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Why the way we approach transgender and non-binary healthcare needs to change

Demand for healthcare for transgender people is on the rise in New Zealand but training for health professionals to develop basic competencies is lagging behind.

There is little teaching on gender and sexuality at either of New Zealand’s medical schools. It’s partly due to lack of time, but also lack of confidence and knowledge to teach the topic.

Medical education needs to change urgently to prepare doctors to adequately care for their transgender and non-binary patients.

Transgender and non-binary health

We use the term transgender (or trans) to refer to people who identify with a gender different to that assigned to them at birth. The term non-binary describes people who don’t identify with the male/female gender binary.

There are other gender identities such as takatāpui, a traditional Māori term which has been reclaimed to embrace all Māori who identify with diverse genders and sexualities. Not everyone will identify with these umbrella descriptors.

Transgender identities are not an illness or a mental health problem. They are a variation of human experience.


Read more: Supporting trans people: 3 simple things teachers and researchers can do


Problems arise because of negative societal attitudes. Trans and non-binary people still face discrimination, stigmatisation and marginalisation. These experiences can lead to psychological distress.

In the Youth’12 survey of 8,500 high school students carried out in 2012, almost half of the transgender students reported experiencing depressive symptoms. One in five had attempted suicide in the year prior to the survey.

The Counting Ourselves survey in 2018 also showed high rates of mental health problems and a higher risk of suicide and substance abuse.

It highlighted the difficulty many transgender and non-binary people face in accessing gender-affirming healthcare. Many already had negative experiences and said they avoided seeing a doctor because they were worried about being disrespected.

Not all trans people will require access to hormone therapy or surgery, but many do. Removing barriers to healthcare is essential. Trans and non-binary people have specific health needs to affirm their gender identity and to reduce gender dysphoria — the distress that can occur when someone’s gender identity differs from the sex assigned to them at birth.


Read more: Informed consent, individual care vital to ensure reproductive rights of transgender Australians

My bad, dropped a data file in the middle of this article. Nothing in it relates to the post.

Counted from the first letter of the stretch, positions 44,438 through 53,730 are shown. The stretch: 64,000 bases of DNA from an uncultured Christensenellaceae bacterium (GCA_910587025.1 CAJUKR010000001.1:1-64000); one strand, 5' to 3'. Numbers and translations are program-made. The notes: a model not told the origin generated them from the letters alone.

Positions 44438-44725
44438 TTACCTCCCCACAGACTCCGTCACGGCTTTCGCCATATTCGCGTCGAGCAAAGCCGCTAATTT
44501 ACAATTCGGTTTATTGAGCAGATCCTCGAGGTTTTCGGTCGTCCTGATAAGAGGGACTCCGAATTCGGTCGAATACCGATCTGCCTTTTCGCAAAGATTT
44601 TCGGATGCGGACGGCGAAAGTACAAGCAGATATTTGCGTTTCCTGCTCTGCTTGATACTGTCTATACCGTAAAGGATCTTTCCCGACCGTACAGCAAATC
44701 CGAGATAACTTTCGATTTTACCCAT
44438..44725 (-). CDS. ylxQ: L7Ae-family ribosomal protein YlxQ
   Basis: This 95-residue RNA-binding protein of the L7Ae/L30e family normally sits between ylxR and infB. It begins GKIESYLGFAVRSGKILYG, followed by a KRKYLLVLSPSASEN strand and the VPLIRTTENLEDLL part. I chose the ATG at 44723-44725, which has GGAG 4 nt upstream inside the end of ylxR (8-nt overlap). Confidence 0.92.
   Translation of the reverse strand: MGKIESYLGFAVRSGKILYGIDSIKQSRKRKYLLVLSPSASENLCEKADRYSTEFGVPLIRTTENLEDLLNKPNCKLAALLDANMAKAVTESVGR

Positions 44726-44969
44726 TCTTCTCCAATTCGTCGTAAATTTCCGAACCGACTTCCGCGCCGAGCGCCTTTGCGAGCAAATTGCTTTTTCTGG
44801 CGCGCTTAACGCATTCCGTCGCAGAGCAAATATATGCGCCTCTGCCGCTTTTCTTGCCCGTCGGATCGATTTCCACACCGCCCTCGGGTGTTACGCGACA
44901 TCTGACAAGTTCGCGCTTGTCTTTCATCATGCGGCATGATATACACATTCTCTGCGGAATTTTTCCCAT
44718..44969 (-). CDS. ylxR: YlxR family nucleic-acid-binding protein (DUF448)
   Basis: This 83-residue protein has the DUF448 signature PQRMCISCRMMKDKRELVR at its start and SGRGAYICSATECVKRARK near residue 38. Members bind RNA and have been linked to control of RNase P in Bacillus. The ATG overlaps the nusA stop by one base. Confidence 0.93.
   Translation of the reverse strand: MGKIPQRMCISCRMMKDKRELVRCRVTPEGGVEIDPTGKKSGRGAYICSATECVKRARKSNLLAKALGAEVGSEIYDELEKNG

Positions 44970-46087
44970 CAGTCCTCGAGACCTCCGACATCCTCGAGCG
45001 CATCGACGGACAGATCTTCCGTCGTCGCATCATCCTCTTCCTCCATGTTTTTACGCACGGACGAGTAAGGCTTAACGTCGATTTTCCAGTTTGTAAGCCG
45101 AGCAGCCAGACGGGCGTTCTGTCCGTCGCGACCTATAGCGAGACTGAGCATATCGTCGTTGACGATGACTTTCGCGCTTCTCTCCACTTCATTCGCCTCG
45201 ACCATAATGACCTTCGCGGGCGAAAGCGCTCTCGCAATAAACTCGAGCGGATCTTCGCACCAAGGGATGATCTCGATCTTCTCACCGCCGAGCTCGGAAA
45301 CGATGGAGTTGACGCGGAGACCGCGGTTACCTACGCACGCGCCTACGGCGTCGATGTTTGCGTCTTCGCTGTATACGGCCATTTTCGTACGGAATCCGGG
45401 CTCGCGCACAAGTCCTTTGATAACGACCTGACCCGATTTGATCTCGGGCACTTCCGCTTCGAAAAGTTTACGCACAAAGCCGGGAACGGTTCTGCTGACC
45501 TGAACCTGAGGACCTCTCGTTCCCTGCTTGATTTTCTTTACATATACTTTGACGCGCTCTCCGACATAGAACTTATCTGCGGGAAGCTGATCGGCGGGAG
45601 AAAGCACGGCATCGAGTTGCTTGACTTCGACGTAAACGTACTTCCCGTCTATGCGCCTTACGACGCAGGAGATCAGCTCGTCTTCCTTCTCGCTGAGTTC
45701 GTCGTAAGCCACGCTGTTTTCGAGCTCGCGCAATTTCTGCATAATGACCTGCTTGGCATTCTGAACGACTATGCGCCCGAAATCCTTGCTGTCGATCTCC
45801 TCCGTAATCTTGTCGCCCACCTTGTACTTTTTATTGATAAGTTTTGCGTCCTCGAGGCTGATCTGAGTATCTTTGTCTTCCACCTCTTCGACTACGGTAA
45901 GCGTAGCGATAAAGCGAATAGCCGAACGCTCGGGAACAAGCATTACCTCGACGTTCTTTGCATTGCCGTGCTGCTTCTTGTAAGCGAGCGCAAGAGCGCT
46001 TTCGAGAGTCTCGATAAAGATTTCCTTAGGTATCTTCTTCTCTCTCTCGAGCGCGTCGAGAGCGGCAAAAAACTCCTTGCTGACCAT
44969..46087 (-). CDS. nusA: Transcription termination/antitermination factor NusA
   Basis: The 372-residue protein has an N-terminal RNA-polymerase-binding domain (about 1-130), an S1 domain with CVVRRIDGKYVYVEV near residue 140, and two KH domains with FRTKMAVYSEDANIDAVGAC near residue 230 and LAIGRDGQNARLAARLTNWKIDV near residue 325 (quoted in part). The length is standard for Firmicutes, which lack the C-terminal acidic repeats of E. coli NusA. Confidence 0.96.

Changing medical education and training

Case studies used to teach medical students rarely show diversity of sexuality or gender identity. When you don’t see yourself or the population reflected in your learning, it can send a message that this isn’t important or relevant to future practice.

Just as we want our future doctors to reflect the population they will treat, the medical curriculum should evolve to do so, too.

Transgender healthcare teaching needs to be part of all medical speciality, nursing and allied health training, so that trans and non-binary patients can expect some basic cultural competence in all areas of our health service. Care and sensitivity are required in certain specialities — including endocrinology, obstetrics, gynaecology, sexual health, mental health, urology and breast surgery. But it is most important in general practice where we receive most of our healthcare.

Transgender person during a pride parade.
Best healthcare practice for transgender people is based on an informed consent model, which views the patient as the expert in their identity. Hannah Peters/Getty Images

From dysphoria to celebration

While some care requires hospital specialists, general practitioners (GPs) can provide much gender-affirming care.

GPs are experts in supporting people with normal life issues, as well as addressing physical and psychological needs in a holistic manner.

GPs who wish to provide gender-affirming care based on an informed consent model, should be supported and encouraged to do so. This aligns with best practice models that view the patient as the expert in their identity and recognise them as a competent adult who can make choices about their own healthcare.

A multidisciplinary approach with the GP at the centre, supported by other specialists where necessary, is an ideal model. Financial and educational support for primary care to take the lead in this area would increase patients’ access to care and reduce the need for referrals to secondary care, freeing up appointments for people who need them.

There are simple steps health providers can take to make transgender and non-binary patients feel more welcome and respected, including:

  • Outward signs of acceptance in the practice environment, such as a rainbow flag, relevant posters and pamphlets
  • gender-neutral toilets
  • enrolment forms with appropriate questions around gender identity, names and pronouns.

These things in themselves can make a difference, but need to be backed up by staff who use people’s correct names and pronouns and do not make assumptions around gender or sexuality.

Healthcare providers who treat their transgender and non-binary patients with respect and support them to affirm their individual gender identity contribute to making them comfortable attending appointments. The result is improved health and well-being.

Better medical training and practice also require changes in societal attitudes, and that’s where we all have a role to play.

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